Volley for a Cure supporters wearing everything from tutus to hairbows painted the Lee University Walker Arena pink when they showed up to cheer on the Lee Lady Flames volleyball team Friday night.
An exodus of pink shirts could be seen crossing campus, filing into the Walker Arena and entering the gymnasium as 7 p.m. drew near.
Supporters of the event were unable to follow their shirt’s mandate as they watched the Lee Lady Flames knock-out Valdosta State University. Cheers could be heard from the mass of onlookers sitting in the stands lining the walls.
Vice President of Enrollment Phil Cook quieted the crowd between game two and three of the volleyball match.
“Tonight the ladies volleyball team and Lee University are proud to be sponsoring this event for the Mary Ellen Locher Foundation,” Cook said before directing the crowd’s attention to the foundation banners.
“When Mary Ellen developed breast cancer, it was her desire that her son would someday be able to attend college. Inspired by others who were battling this horrible disease, she established this foundation in 2002 to lift the financial burdens faced by these families.”
The foundation has been awarding scholarships for 11 years.
Friday night marked a seven-year partnership between the Chattanooga-based foundation and Lee University. Through this partnership comes an annual scholarship to a local student awarded at the culmination of Volley for a Cure.
The scholarship will henceforth be called “Jo Momma Orr” Volley for a Cure scholarship in honor of volleyball women’s head coach Andrea Hudson’s recently deceased mother.
“For the past six years, Jo Retta Orr, a Lee University Athletic Hall of Fame inductee ... was pretty in pink for this event. From the time she entered the building, she would don her pink hat, pink boa, pink beads and just about anything you wanted her to wear that was pink,” Cook said. “Tonight’s event is dedicated to her love for college students.”
Brother and sister duo Orlando and Betsy Valenzuela were awarded the scholarship. It was the first time more than one student received the award. Hudson said the committee will determine how to split the money.
“The Valenzuela family moved to Cleveland from Guatemala. the Rev. Orlando Valenzuela currently pastors a local church while also attending the school of theology,” Cook said. “In 2012, Reina, his beautiful wife, learned that she had breast cancer. Through treatments and surgery, this close knit family has joined together with much faith with Reina as she has fought hard against breast cancer.”
Both students currently attend Lee University.
Hudson said the VFAC events were the best yet.
“I kept seeing more and more people from the community begin to understand what this event was about,” Hudson said. “I was so happy they embraced this and they all understood it was an opportunity to help kids out in a smally way— even if it is just buying a T-shirt.”
More than 8,000 shirts were sold as the major fundraiser for the VFAC events.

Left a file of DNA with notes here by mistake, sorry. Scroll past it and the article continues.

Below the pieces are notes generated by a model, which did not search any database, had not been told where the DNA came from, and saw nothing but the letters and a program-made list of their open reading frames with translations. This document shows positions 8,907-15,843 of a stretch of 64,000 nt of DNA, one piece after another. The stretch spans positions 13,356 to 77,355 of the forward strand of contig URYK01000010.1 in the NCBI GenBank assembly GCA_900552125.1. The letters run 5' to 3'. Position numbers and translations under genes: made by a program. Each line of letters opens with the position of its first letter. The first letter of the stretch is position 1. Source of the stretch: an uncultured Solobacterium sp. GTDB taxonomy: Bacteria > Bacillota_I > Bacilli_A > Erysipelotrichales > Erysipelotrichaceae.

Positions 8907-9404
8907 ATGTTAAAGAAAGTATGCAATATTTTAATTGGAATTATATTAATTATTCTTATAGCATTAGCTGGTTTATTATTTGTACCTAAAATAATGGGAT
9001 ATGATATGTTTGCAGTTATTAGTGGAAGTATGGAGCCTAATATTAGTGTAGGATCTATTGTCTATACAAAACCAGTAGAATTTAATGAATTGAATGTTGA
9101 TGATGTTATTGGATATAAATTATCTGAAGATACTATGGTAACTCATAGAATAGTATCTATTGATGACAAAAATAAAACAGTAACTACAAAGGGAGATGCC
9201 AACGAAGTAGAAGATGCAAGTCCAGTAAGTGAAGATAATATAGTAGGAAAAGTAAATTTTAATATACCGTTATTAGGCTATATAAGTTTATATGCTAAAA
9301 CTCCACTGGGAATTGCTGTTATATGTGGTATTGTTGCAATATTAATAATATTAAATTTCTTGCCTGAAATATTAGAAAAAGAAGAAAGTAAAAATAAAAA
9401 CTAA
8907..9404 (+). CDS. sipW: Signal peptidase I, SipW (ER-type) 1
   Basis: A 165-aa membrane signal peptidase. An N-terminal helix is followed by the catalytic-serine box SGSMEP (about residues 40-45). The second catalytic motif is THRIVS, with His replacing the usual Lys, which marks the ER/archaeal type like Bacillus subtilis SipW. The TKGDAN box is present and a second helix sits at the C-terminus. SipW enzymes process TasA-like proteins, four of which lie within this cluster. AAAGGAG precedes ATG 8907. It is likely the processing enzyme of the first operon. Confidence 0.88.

Hudson said $26,000 of the more than $40,000 came from T-shirts sold at Walker Valley, Bradley Central, Cleveland and Ooltewah high schools.
“We couldn’t do it without them,” Hudson said. “We appreciate all of the people at the high schools who take this on during October.”
She explained the shirts, which are sold for $5, only garner the cause a $2 profit for each one sold. The remaining $3 are used to help cover remaining printing expenses not covered by corporate sponsors.
Hudson said one of the goals for next year is to gain two to three more sponsors to increase the amount of money that can go toward scholarships versus expenses.
Community members showed up for the event wearing the pink “Keep Calm and Volley for a Cure” shirts.
Hudson said the shirts were an outward sign of everyone helping out and a community uniting for a common cause.
“I’m from Cleveland and I work at Lee. I love the fact that our community embraces our school and we did it together from the [doctors versus firemen] ball game to [Friday] night,” Hudson said. “It was great to just see the different facets of everyone joining together.”
The Pink Party kicked off the festivities Friday night. Guests were met with balloons and decorations in varying shades of pink surrounding tables of baked goods and merchandise.
Young girls and older ladies alike flocked to the hairstyle table. Members from Lee University’s service-learning club Zeta, whose signature color is pink, twisted and flipped hair in all directions.
Some children wandered over to the photo shoot set up while others preferred to wait in the concessions stand manned by Zeta.
Everyone seemed to take a special interest in the silent auction line-up. Potted plants, a signed Georgia State helmet, various gift baskets and other much desired items lined the Walker Arena hallway.
Zandra Welch, VFAC committee member and Hudson’s sister, said the silent auction raised more than $3,500. In addition, the flamingo yard flocking by Doctors Express brought in close to $3,000.
She agreed with Hudson saying this year was the best Volley for a Cure yet.
“It has just been a month long of support from our community to make VFAC what it is,” Welch said. “We are just so grateful for what they have done. There are just too many individuals to name. Lee University plays host to this and they have great facilities.”